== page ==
Our Easymount range of cold systems have rubber rollers and the heated roller machines have a silicon rubber roller.

The laminating rollers are turning but are not driving the documents/film through.

Ensure the roller pressure handle is turned fully clockwise to the "Lock" position.

Why is the film not sticking on the bottom when I try to double side laminate/encapsulate?

Ensure that the "Both Heat" switch is set when NOT single side laminating. 

What do you suggest for cleaning my rollers?

ME20 for chrome plated steel roller. Amberclens anti-static cleaner for rubber rollers. Both are available to purchase from the Vivid Service Department. Please contact us for more information.

The documents are not splitting successfully at the rear of my machine.

Please ensure there is sufficient pressure on your perforating wheel, the angled rollers are positioned correctly and press position matches your anti-curl setting. 

For further details, please see the "troubleshooting" section of our Matrix video here.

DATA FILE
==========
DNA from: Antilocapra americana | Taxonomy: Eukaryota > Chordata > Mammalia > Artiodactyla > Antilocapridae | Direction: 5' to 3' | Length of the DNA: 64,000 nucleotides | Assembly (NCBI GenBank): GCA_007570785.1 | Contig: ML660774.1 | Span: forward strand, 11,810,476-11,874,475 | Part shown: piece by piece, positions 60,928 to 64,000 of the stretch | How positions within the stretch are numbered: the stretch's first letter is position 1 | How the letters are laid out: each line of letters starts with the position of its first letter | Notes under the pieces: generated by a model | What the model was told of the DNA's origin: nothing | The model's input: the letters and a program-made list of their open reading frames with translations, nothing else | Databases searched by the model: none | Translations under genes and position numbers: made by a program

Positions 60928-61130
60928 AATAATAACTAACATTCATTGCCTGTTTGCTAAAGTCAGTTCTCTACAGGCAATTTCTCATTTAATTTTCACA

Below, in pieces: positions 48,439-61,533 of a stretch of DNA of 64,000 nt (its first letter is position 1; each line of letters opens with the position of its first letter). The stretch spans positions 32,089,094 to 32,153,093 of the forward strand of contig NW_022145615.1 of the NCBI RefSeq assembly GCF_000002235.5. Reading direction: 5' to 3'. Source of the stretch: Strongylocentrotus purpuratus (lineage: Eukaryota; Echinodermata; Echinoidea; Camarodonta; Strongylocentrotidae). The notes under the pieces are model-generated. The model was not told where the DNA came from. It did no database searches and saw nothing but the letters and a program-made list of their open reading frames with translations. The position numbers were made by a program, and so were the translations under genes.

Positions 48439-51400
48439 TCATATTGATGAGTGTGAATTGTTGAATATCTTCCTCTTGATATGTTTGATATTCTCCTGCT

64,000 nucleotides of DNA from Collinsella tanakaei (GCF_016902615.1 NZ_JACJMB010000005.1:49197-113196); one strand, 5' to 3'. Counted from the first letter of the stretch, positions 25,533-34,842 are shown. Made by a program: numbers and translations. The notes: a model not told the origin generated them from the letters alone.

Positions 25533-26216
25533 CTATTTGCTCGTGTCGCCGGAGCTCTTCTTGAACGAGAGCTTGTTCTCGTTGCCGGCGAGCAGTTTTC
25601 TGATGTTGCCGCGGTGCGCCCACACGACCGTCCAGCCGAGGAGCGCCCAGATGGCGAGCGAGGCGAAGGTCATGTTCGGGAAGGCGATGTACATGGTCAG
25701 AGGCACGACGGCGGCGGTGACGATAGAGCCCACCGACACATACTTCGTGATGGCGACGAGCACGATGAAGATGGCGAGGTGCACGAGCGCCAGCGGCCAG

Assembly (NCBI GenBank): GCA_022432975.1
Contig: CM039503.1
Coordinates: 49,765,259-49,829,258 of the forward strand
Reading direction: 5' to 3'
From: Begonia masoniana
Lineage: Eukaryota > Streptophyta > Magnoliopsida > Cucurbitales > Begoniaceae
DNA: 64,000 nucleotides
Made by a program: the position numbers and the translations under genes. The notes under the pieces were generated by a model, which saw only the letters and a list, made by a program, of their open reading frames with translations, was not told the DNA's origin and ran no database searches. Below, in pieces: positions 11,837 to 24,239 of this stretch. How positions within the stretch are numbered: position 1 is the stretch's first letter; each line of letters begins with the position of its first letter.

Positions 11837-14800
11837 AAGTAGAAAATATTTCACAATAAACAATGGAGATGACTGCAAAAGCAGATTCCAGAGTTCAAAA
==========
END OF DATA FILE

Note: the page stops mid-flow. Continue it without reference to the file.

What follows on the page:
The machine turns on, but the rollers will not run or heat. Why is this?

Please ensure both the feed tray and guard are correctly fitted.  If the pins on the tray and the guard are not completely locked into place, the machine will not run. This is a safety feature of the machine.

What temperature do I need to set my machine at?

Most encapsulation film operates between 100°C and 120°C. Therefore, we suggest setting your system at 110°C and a speed of 1m/m.

Why is my media/film creasing towards the centre of the rollers?

You are applying too much roller pressure.  For further details, please watch our Easymount video by clicking here

The red light is illuminated on the power switch, but there is no power to the blue LCD display - why?

Firstly, please check that the emergency stop button has not been pressed.  If the emergency stop button hasn't been pushed, please check the fuse at the back of the machine.